Indoor Air Quality Questions and Answers

by Dave on August 22, 2009

by Matthew Peterson

An aspect of building and designing “green” structures that has not gotten enough attention is the health aspects of these buildings. Indoor Air Quality is paramount in providing the inhabitants clean air to breathe. Clean air is free from small particulates – dust, dander, and other allergy irritating air borne pollutants. How important is this? According to the U.S. Environmental Protection Agency indoor air is two to five times more polluted than outdoor air.

The primary way we can defend our homes against particulates is with the air filter that is installed in your HVAC (heating, ventilation, and air conditioning) system. There are several types of filters from fiberglass panel filters (which are as effective as not having a filter…kind of…) to high MERV rated HEPA Air Filters. MERV is a standard used to measure the overall efficiency of a filter and are used to rate the ability of an air conditioning filter to remove dust from the air as it passes through the filter. Higher MERV ratings mean fewer dust particles and other airborne contaminants pass through the filter.

Strictly speaking MERV-ese, when you are looking at the ratings of various filters remember the following numbers and what they mean. Anything below a MERV 5 is really not effective or efficient. MERV 5 to 8 rated filters are a better choice and these filters will collect particles as small as 3 microns. Filters with a MERV rating of 9 to 12 are used in commercial and industrial applications and will stop particles in the 1 to 3 micron range. These filters are a great choice for home owners who want the best dust control possible. Key to know when using filters with MERV 9 ratings and above it is important to clean or replace them when recommended by the manufacturer because they will have a negative effect on air flow when they become dirty. This can lead to performance problems and decreased operating efficiency.

Let’s look into the most popular, most efficient types that will do a great job for your existing home or what you need to make sure is in your new home.

Pleated air filters are among them most popular types of filters available today – and with good reason. Most pleated air filters are rated at 20 – 30 percent efficient and have a MERV 5 rating. This of course depends on the material being used in the construction of the filter. There are pleated air filters with a MERV 12 rating which means it is over 97 percent efficient. This is a very high rating for a pleated filter. They are able to attain this very high rating by incorporating electrostatic characteristics in the pleated design. Another factor that makes some of these filters appealing is they don’t support the bacterial, fungal and mold growth.

Electrostatic air filters are a combination of mechanical air filtration and the technology used in many of the air cleaners commonly sold today which remove dust particles from the air by using static electricity or electronic means. The best furnace filter is the one that has the least effect on air flow but removes the most dust from the air. This is where the electrostatic furnace filter shines. Electrostatic air filters remove a very high percentage of contaminants from the air but at the same time have little effect on air flow. As air passes through electrostatic filters, a static charge is created within the filter; as a result dust particles are attracted to the filter and remain trapped there until the filter is washed.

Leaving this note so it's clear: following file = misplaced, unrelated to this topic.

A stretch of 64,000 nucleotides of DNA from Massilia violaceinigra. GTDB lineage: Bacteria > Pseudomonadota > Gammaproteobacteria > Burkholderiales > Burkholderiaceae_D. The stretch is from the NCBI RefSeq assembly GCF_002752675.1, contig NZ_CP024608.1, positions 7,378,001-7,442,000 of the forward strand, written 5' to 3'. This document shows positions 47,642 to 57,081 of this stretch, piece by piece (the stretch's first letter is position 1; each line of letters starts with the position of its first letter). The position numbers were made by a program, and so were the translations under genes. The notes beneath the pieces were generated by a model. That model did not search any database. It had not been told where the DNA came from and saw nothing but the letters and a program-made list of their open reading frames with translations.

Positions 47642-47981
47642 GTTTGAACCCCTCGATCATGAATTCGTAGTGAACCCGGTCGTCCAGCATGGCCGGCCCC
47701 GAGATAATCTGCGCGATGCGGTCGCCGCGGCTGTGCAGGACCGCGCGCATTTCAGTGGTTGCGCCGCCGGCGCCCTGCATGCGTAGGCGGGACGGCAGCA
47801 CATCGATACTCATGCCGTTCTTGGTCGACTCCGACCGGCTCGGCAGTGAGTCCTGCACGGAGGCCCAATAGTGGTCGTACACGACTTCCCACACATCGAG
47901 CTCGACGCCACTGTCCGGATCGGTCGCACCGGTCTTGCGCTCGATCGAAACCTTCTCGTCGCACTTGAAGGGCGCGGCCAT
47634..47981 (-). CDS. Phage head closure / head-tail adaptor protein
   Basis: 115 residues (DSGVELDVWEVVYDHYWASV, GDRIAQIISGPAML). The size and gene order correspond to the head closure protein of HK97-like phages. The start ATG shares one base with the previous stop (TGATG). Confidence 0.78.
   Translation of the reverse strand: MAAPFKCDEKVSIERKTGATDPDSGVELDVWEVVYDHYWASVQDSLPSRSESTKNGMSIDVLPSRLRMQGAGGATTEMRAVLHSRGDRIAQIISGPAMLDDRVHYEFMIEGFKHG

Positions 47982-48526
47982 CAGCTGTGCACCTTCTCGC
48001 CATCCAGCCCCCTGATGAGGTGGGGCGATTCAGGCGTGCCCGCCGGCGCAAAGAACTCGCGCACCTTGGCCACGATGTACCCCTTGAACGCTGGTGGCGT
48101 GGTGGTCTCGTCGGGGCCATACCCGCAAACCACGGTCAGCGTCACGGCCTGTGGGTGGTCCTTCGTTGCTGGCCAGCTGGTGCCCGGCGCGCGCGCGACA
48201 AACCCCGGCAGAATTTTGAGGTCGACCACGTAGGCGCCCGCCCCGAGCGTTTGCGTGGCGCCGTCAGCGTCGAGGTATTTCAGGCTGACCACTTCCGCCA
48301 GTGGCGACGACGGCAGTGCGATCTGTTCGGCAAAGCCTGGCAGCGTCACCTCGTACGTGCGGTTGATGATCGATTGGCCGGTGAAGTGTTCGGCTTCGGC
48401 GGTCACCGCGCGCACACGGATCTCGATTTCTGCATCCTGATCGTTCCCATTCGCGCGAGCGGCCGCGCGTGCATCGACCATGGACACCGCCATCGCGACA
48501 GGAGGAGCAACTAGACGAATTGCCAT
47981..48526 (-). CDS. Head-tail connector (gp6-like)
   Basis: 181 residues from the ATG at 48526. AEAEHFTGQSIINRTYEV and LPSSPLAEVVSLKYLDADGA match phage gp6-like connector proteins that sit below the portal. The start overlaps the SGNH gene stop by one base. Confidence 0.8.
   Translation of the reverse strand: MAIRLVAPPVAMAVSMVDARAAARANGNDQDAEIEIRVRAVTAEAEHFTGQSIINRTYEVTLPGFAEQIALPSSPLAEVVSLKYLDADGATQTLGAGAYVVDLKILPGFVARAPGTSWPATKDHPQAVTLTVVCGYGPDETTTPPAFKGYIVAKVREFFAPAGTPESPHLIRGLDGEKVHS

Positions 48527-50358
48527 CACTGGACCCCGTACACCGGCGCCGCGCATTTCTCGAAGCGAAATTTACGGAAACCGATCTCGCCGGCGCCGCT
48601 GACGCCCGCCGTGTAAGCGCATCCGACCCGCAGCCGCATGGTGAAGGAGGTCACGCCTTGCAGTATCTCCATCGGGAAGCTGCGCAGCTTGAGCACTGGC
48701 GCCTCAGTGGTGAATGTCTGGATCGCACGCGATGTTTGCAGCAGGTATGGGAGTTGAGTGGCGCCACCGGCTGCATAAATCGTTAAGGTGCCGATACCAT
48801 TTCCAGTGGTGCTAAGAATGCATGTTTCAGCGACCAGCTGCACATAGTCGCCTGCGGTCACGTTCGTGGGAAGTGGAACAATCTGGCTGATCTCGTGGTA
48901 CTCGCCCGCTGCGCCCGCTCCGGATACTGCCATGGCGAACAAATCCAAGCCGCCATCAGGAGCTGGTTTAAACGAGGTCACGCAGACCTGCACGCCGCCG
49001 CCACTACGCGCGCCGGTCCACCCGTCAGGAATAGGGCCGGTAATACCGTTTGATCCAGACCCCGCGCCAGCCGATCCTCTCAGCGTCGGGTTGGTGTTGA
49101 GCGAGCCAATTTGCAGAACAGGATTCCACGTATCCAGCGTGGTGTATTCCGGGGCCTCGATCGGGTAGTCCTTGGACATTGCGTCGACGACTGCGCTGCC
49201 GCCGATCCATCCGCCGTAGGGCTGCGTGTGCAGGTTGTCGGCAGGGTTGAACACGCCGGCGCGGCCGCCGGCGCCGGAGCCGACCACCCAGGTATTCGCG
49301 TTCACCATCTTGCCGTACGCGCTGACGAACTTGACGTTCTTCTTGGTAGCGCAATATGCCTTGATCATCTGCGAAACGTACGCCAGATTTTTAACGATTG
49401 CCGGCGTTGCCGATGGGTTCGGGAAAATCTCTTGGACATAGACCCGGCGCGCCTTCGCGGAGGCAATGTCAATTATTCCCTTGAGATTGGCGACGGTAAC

HEPA air filters are among the most efficient air conditioner filters available – around 99%. HEPA is an acronym which stands for High Efficiency Particulate Arrestance. A HEPA filter has the potential to provide relief for allergy and asthma sufferers because they trap mold, pet dander, pollen, bacteria and many other airborne particles. Use of these filters requires that you be very diligent with the maintenance that is required to maintain them. This is important, to prevent problems that can arise from reduced air flow through an air conditioning system when they become dirty.

Fairly new to the market, because they typically are only sold to HVAC Wholesalers are Media Filters. Media filter capacity is very high compared to some of the other filter types available because they utilize all of the material in the filter. If dust is not stopped by the first part of the filter it will be stopped as it gets deeper into the filter. The easiest way to purchase these is through some online stores. When it comes to efficiency and cost, these are probably among the best available to home owners. The big advantage of these filters over electrostatic air filters is they do not have to be rinsed clean every few months, just change the filter pad and reinstall the frame with a new pad.

When it comes to combating all those things that float in our air and that we breathe in, look into upgrading your filters with one of those listed above. It may take a few minutes at your local hardware store to look through them and figure out which one works best for you but the benefits will pay off almost immediately. As a side benefit, for those of you that hate to dust (like me…), is that the less “stuff” in the air – the less “stuff” on your coffee table. Ah, the benefits of “green”.

Matthew Peterson is the Principal of Element Design Group in Lewes.

This column first appeared in Coastal Sussex Weekly, June 25, 2009.

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